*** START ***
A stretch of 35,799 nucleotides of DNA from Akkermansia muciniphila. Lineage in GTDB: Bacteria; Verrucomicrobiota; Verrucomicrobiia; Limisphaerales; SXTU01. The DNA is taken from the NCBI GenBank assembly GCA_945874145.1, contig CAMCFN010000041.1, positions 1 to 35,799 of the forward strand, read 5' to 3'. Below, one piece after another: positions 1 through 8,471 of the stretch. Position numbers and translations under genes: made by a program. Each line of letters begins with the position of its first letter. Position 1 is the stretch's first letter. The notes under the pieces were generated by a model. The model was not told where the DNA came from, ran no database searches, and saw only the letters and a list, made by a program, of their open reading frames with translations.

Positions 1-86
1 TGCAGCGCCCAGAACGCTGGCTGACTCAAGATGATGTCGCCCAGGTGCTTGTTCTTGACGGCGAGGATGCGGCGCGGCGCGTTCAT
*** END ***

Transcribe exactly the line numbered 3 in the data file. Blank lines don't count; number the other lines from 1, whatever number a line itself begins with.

1 TGCAGCGCCCAGAACGCTGGCTGACTCAAGATGATGTCGCCCAGGTGCTTGTTCTTGACGGCGAGGATGCGGCGCGGCGCGTTCAT